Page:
How would you dsecribe the community that has formed around CopsAlive?

My blog’s community is very diverse, made up of people connected to law enforcement from around the world.  They are cops, family members, criminal justice students, and cadets in the academy.  They are police officers, sheriff’s deputies, parole officers, corrections officers, detectives, probation officers, dispatchers, CSI’s, K-9, SWAT, Traffic cops and others from just about every facet of this job.  There are also survivors, parents, vendors and people in support roles.  They are people from within the law enforcement, security, military and intelligence fields, and most of all they are people who care about helping one another.  Just like everyone else in the world, they do stupid things that make me laugh, but they also inspire me with the many great things they do, many times at great sacrifice to themselves and their families.

What has been your best experience as a blogger?

Based upon the comments, emails and phone calls that I receive, I really believe that I am making a difference.  I know that I have saved a couple of lives and made a few more a little better.  Most of all I get the drive to do more and work harder because there is a lot of work to do, and it will be a long time before my work is finished.

Four years in, what have you learned?

I have learned that the people in and around law enforcement can be some of the most generous and noble people on the planet.  I have also learned that many in our profession are suffering in silence, and I believe that we must do something to help them and insulate everyone in this profession against the toxic effects of the stresses of this job.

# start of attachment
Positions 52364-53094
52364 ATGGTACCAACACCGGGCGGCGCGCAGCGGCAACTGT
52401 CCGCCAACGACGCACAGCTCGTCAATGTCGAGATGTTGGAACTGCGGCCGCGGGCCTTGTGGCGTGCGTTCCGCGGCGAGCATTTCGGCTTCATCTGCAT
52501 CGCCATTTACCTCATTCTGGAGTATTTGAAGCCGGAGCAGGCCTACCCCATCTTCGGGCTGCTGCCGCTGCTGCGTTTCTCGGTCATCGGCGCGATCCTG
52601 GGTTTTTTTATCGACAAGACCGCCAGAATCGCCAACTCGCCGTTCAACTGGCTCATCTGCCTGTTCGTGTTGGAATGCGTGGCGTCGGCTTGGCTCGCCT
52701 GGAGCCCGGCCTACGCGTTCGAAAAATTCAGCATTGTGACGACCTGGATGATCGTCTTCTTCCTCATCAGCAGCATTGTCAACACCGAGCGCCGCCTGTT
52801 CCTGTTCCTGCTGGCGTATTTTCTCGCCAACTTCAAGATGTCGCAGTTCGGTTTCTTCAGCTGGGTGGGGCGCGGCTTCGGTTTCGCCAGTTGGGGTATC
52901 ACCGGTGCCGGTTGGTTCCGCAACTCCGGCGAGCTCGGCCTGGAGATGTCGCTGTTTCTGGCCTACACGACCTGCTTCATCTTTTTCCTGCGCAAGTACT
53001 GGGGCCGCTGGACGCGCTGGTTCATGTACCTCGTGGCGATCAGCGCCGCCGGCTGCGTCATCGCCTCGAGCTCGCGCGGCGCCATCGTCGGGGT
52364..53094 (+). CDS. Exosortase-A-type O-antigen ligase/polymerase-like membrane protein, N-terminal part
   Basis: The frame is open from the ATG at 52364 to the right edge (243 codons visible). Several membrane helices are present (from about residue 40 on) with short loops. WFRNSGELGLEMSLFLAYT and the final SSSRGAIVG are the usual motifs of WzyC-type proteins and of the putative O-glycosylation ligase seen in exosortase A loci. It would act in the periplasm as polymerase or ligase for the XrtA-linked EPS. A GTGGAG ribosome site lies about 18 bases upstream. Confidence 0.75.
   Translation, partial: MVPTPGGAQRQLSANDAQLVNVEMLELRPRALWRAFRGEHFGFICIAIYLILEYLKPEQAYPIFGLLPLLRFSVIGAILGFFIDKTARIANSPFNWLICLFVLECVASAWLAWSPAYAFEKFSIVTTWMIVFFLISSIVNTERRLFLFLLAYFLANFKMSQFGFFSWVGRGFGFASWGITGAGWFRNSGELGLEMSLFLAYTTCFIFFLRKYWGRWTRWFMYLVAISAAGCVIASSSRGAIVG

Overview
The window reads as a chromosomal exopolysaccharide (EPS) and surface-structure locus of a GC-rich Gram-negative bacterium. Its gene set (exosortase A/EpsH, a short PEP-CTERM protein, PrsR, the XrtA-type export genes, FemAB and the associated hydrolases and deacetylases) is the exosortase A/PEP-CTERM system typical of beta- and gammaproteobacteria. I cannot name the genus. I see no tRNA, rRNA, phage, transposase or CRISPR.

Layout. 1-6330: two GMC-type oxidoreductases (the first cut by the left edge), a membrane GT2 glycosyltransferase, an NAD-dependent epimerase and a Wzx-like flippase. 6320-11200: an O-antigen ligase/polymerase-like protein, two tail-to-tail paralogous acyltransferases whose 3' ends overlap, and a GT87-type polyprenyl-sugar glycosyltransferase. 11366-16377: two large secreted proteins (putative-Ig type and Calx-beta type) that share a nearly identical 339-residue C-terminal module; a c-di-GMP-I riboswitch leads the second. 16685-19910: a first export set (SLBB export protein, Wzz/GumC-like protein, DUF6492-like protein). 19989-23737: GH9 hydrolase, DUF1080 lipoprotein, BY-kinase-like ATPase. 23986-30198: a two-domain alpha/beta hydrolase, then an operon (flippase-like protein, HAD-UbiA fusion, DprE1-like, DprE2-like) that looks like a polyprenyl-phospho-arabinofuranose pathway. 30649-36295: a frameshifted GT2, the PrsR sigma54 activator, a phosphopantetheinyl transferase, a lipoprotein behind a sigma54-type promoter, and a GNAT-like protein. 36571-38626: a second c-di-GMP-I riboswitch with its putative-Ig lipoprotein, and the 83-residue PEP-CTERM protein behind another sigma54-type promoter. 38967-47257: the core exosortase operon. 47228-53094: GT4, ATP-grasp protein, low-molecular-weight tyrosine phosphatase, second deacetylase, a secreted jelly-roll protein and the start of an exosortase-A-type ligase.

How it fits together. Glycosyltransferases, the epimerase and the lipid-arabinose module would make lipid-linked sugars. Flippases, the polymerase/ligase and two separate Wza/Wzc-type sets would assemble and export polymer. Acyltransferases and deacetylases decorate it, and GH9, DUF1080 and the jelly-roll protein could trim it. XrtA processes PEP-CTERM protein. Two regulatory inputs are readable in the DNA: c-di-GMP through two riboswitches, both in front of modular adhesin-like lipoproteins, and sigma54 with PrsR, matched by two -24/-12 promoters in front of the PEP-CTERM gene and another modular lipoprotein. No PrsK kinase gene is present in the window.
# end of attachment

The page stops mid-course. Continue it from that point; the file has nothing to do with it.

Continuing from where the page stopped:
Suffice it to say that there are a lot of great men and women working in law enforcement that do heroic things routinely, but many times those acts take a toll on the officers and their families.  This is a profession that believes that we must be brave, superhuman and stoic.  Until I can get people to admit that they need help, I cannot share their stories and risk that they would not be supported by their peers or agencies.

If CopsAlive is voted our Top LEO Blog, to which charity will you donate your $200 winnings? Why?

I would choose S.O.L.E.S. or Survivors of Law Enforcement Suicide because I think these survivors are so often overlooked. S.O.L.E.S. needs to support the families that have to live with the death of their loved ones who were just as brave and true as any other cops, but who took their own lives and were perhaps not celebrated as heroes.

Where else can we keep up with you on the web?

We have created a new site at www.PoliceWellness.com which is the home of our Total Policing Wellness Project.  The Total Wellness Project is a community effort to ensure the wellness of police officers around the world by gathering tips, suggestions, stories, strategies and resources from law enforcement officers to help other cops survive this career.  Once we have enough information to assemble and edit into a special report on the concept of total wellness for police officers we are going to publish it for free to everyone in law enforcement as an electronic special report on the Internet.

For those who prefer recording videos instead of writing we have also just created www.YouTube.com/SurvivalTipsForCops as a means of gathering video tips from cops for other cops to help them survive.

We are also on TwitterFacebook and LinkedIn.

 

We are so proud to profile a blog that is doing so much to help our heroes. To check out all of CopsAlive’s posts, click here. To vote for them as a Top Law Enforcement blog, click here